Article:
A key problem the poet must solve is winning the minds of the audience. All fiction lies, but it must lie truthfully at least within the perception of the audience. When the poet can tell lies that seem true, then the audience has willingly suspended disbelief to appreciate the story. In a metaphoric way, persuasion mavens can aim at the same goal as the poet. They can improve their chances of success if the audience is willing to accept the reality the maven offers.
Consider now the application of this idea to teaching persuasion. When I began teaching this topic I immediately encountered resistance from students. Many people have a natural suspiciousness and it manifested itself in an activity I often ran in the first session. I just played a word association game and asked the class to say the first thing that popped in their mind when they heard the word, Persuasion.
Insert here, the Usual Gang of Suspect Synonyms: Manipulation, Conning, Deception, Deceit, Trickery, and on and on. Now, when you are teaching anything and it generates that kind of negative buzz in students, you’ve got an immediate and pressing problem. Any good teacher knows you have to overcome these kind of resistances in students to attain learning, so I hit upon the following strategy.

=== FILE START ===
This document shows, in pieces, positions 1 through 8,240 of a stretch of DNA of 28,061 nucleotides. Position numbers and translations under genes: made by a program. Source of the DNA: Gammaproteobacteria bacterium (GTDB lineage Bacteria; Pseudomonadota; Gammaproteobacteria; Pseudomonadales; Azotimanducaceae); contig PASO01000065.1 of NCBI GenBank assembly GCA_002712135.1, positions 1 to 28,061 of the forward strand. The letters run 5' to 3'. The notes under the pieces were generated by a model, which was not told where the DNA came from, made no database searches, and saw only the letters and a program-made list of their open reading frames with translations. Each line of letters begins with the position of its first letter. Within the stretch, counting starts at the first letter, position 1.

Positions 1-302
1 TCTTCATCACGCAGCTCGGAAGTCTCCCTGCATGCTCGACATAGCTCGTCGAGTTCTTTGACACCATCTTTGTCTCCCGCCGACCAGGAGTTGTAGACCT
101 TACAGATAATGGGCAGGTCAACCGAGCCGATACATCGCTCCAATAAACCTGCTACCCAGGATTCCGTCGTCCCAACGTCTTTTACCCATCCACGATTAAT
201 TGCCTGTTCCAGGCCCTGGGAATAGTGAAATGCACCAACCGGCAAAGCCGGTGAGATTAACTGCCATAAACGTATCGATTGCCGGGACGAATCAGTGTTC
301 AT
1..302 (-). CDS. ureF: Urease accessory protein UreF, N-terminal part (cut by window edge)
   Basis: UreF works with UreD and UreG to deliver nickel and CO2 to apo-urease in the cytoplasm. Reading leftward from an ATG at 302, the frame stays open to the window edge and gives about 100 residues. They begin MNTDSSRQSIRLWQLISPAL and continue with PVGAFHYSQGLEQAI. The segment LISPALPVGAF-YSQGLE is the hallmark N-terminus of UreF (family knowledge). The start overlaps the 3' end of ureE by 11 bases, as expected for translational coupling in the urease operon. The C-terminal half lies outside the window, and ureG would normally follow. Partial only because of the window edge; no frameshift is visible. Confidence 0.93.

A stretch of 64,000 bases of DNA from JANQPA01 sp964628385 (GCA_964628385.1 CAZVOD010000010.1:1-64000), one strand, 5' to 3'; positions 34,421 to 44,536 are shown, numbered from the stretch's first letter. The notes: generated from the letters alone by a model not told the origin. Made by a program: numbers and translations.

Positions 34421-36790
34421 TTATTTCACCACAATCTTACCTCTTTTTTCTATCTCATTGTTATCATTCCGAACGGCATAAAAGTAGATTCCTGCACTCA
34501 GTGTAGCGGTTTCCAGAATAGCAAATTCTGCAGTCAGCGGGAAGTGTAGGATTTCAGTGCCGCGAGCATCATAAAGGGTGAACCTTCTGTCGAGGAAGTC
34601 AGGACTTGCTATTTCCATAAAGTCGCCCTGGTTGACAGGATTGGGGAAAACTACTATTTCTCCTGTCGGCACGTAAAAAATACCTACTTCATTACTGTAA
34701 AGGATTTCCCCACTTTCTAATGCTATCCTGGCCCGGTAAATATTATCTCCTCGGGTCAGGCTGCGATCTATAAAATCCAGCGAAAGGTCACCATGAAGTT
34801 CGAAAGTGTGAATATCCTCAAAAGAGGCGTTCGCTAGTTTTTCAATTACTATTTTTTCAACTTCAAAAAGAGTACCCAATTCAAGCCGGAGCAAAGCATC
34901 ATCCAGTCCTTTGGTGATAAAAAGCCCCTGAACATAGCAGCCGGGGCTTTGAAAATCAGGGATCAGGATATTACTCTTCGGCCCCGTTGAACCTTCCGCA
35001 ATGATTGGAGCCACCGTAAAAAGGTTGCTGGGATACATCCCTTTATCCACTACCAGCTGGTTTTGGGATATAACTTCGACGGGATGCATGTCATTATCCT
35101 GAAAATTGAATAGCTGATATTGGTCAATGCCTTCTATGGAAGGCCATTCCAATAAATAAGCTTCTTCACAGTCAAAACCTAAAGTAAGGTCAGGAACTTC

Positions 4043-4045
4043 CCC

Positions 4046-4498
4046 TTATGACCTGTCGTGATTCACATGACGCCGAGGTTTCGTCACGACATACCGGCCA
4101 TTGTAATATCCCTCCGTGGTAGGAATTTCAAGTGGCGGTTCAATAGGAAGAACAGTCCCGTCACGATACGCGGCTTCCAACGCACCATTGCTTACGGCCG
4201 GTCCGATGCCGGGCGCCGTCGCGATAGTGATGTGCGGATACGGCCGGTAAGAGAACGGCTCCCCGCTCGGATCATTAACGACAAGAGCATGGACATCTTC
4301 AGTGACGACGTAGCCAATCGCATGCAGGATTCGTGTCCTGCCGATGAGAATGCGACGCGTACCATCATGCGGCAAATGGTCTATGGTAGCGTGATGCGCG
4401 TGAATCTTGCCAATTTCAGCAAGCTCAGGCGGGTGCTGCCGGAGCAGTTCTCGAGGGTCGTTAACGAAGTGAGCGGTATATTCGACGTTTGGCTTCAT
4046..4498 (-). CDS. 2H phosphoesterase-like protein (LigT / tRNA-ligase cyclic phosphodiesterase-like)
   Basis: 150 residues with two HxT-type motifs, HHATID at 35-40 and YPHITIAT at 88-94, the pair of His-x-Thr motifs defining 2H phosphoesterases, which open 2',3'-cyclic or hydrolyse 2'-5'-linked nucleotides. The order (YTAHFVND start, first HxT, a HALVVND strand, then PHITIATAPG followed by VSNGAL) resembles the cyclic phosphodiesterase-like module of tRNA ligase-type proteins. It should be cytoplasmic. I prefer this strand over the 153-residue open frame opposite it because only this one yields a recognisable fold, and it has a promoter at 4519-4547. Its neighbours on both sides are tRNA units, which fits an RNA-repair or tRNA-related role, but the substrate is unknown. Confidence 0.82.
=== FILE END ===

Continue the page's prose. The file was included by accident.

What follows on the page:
The common thread in all the negative synonyms of persuasion is this: The persuasion source succeeds at the expense of the persuasion receiver. Now, what if we align the success of both agents, source and receiver, so that both benefit from the exchange? Thus, when a source moves to persuade a receiver for the benefit of that receiver – for example in helping a friend to quit smoking – both parties benefit. The receiver quits an unhealthy habit and the source feels good about helping another person.
This line of thinking strongly overcame the initial resistance in my students, whether young undergraduates or older off-campus returning adults in grad courses. Hey, Prosocial Persuasion is a good thing and we now want to learn more about it! Then everyone is falling off the Instructional Log in the throes of Ed Psych gravity and I could actually do my job as a teacher as illustrated by this student art that captured my teaching style!